There are no flowers in the George Creek drainage. Oh sure, plenty along the road leading in as we bounced and swerved between the knobby boulders buried deep in the sand. Enough to scent the air as we hunkered out of the breeze Friday night. The brilliant, waning gibbous moon only accentuated the darkened arc of trees at the bottom of the path, haunted and howling with the rush of the creek. Once through this gate...
Oh, what the hell. We had fun. I mean, if Jeff's own words, "Who DOESN'T like this sort of thing at 5 a.m.??"
We were headed for Mt. Carl Heller's east ridge, a small rack and rope in Jeff's pack in case snow and ice presented a problem. But before that, we would push through willows (which always point downhill, right?), creek crossings on disintegrating logs, steep snow traverses over rocky bottoms (um... do you think you might want your axe here, Laura??), wade through thickets of thorny desert plants barely holding onto their existence (which is why they had mass-produced themselves on the sandy slopes). Performing the limbo with an ice axe on your pack isn't very pretty.
We made it to the convergence of the creek by mid-morning, and stopped to tank up and eat. At last, firm snow the rest of the way to the toe of the ridge, and we followed the still filled-in drainage through rock bands and ice falls to where it opened beneath a small cirque. One more bump up and we crested the slabs to the north of the arete, both of us instantly knowing that it wasn't going to go that day. Flocked with new powder clinging to its north face, gusts of wind rolling spindrift down into the lake basin and triggering soft powder flows along the side of the knife-edge, pockets of possibly firmer snow tucked in along the Class 3 sections, it was spectacular to view, and whetted both of our appetites for a return trip.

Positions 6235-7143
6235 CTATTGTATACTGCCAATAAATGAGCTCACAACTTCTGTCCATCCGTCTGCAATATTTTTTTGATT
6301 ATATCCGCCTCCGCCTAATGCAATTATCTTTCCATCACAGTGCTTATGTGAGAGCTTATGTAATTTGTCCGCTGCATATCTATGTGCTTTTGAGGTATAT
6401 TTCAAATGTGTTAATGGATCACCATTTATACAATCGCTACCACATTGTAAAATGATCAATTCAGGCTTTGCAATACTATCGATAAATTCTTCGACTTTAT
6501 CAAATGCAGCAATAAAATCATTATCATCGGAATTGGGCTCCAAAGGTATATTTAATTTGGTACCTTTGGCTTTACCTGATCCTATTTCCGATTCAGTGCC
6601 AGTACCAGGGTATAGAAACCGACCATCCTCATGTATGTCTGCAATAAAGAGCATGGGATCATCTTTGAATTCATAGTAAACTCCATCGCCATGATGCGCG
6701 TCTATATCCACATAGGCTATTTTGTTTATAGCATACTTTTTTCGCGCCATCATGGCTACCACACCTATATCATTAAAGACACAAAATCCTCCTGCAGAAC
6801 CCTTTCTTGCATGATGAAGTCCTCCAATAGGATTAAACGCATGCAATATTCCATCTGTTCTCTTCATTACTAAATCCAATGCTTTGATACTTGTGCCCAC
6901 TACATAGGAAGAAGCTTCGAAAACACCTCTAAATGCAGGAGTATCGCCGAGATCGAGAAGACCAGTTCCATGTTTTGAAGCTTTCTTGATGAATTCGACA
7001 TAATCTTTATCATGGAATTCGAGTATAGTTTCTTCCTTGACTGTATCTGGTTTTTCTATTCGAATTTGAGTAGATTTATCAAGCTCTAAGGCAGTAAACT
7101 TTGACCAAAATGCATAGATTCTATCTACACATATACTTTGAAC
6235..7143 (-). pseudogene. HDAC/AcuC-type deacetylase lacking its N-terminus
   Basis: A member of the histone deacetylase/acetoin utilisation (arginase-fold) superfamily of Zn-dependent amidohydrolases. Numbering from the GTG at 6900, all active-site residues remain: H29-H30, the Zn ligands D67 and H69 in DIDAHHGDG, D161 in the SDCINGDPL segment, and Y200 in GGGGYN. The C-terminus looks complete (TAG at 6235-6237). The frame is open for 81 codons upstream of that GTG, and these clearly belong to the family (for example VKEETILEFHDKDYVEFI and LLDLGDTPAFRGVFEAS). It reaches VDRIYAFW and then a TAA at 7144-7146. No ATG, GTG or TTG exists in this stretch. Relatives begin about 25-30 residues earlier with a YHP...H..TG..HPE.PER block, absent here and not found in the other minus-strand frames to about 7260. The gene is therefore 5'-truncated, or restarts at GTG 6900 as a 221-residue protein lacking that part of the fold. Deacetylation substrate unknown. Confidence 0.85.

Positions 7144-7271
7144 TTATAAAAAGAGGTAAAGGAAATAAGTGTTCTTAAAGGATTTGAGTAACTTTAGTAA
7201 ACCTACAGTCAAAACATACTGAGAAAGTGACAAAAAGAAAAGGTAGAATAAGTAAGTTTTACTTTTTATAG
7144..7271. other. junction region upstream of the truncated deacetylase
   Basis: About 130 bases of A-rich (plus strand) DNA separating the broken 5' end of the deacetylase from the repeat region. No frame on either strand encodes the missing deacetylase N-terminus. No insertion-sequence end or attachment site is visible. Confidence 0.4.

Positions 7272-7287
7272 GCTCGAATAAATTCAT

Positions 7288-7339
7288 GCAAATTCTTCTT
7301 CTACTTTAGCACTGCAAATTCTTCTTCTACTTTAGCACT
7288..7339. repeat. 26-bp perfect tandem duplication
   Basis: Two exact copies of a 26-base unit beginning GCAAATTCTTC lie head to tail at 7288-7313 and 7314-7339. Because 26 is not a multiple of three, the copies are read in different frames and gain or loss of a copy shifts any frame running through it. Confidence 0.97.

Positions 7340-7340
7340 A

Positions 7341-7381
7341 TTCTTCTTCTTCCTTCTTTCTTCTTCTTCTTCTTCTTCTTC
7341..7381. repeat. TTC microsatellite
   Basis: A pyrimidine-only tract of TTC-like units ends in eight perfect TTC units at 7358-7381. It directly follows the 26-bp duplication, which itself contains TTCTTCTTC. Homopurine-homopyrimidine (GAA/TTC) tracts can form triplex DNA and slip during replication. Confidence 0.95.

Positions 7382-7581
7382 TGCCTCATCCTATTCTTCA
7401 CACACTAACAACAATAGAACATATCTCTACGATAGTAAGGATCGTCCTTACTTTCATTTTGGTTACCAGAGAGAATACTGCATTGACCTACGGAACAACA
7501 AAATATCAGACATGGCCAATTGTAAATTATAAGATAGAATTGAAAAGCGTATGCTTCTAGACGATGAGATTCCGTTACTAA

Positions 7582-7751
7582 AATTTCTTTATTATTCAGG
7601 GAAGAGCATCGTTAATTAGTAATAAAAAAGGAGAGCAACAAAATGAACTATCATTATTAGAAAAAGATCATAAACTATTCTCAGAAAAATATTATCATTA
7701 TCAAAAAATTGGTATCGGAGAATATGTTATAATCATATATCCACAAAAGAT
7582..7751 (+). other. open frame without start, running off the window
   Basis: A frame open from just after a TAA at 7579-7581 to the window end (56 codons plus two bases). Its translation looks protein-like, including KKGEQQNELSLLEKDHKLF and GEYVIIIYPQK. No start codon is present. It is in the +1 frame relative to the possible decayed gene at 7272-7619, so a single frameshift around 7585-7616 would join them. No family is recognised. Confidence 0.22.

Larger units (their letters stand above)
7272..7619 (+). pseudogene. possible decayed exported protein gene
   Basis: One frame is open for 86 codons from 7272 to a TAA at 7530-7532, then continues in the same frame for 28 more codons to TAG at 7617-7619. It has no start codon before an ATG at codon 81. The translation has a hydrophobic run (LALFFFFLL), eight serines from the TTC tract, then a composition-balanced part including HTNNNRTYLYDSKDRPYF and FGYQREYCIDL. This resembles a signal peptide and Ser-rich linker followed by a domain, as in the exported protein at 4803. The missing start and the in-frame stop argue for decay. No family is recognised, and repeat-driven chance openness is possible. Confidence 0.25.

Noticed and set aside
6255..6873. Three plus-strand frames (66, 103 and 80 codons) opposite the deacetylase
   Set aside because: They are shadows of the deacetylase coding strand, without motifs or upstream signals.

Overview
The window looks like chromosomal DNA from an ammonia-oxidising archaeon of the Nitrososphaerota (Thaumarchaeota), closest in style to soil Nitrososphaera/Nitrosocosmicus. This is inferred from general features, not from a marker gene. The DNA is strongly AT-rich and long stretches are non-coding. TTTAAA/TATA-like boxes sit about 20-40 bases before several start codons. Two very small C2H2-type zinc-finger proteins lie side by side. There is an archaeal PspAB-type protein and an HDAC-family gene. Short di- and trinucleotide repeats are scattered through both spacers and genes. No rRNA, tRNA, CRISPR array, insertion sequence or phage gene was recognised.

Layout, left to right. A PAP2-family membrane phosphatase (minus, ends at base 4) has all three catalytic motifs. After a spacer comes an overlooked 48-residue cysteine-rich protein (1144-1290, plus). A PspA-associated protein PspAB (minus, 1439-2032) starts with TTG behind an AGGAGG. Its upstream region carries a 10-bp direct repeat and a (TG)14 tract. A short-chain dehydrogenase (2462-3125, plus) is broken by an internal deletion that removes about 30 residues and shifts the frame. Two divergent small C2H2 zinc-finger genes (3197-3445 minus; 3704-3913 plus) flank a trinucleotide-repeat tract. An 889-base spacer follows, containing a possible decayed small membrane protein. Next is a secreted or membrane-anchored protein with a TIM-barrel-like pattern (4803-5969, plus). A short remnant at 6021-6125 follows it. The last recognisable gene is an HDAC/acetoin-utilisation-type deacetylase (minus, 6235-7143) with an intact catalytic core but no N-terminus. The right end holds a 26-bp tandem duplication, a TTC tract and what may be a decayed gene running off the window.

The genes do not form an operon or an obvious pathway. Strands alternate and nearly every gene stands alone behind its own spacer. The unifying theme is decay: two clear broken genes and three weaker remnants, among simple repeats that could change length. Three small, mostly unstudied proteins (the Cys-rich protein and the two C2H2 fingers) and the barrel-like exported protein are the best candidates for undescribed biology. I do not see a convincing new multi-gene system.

Speaking of appetites, we cruised the slabs for a bench in the sun, looking south to the magnificent peak as we laughed away an hour over sammies and snacks. We briefly considered cruising up to Vacation Pass, adding a few more hours to our jaunt, but the thought of winding around in the quagmire of bushwhacking below us overrode any further exploring. We followed different routes down, finally donning crampons almost for the sake of doing so as the snow changed rapidly between aspects. We traversed high over the creek, reaching the our break spot in no time at all.
But what would a Moose trip be without postholing? Jeff made the comment that despite all the snow, we had been able to stay atop for most of the day. Now, as you all know, I love a challenge, and Jeff somehow, mysteriously, ALWAYS had the camera out for a picture JUST as I managed to sink into my ass. But at least it wasn't just me...
From there, the drainage was the Twilight Zone. We crossed; re-crossed; followed trails; thrashed through the brush; cursed the sheep for moving the trails; cursed the willows for not growing downhill; swore at the puncture wounds from poor defenseless bushes; grunted at swinging from trees over the water; balanced on tall logs above the creek; passed the same spot 12 times; "Laura, please tell me you've got at least ONE beer hidden in that pack of yours..."; sweet huckleberry that's a ROAD!!
It's a sickness when you can laugh about having to work so damn hard. It's a passion when, the Monday after, you and your partner are trying to figure out ways to go back. Thanks, Jeff, for a marvelous adventure!
Sunday, we tried climbing in the Alabama Hills for a few hours, but got pretty annoyed with the wind fairly quickly. So Jeff ran me through more drills on weight shifting and flow, foot placements, and even a mock lead before we went home. Lots of practicing to do...
My pics from Saturday are here
From the luckiest girl in the world: Climb Hard, Be Safe.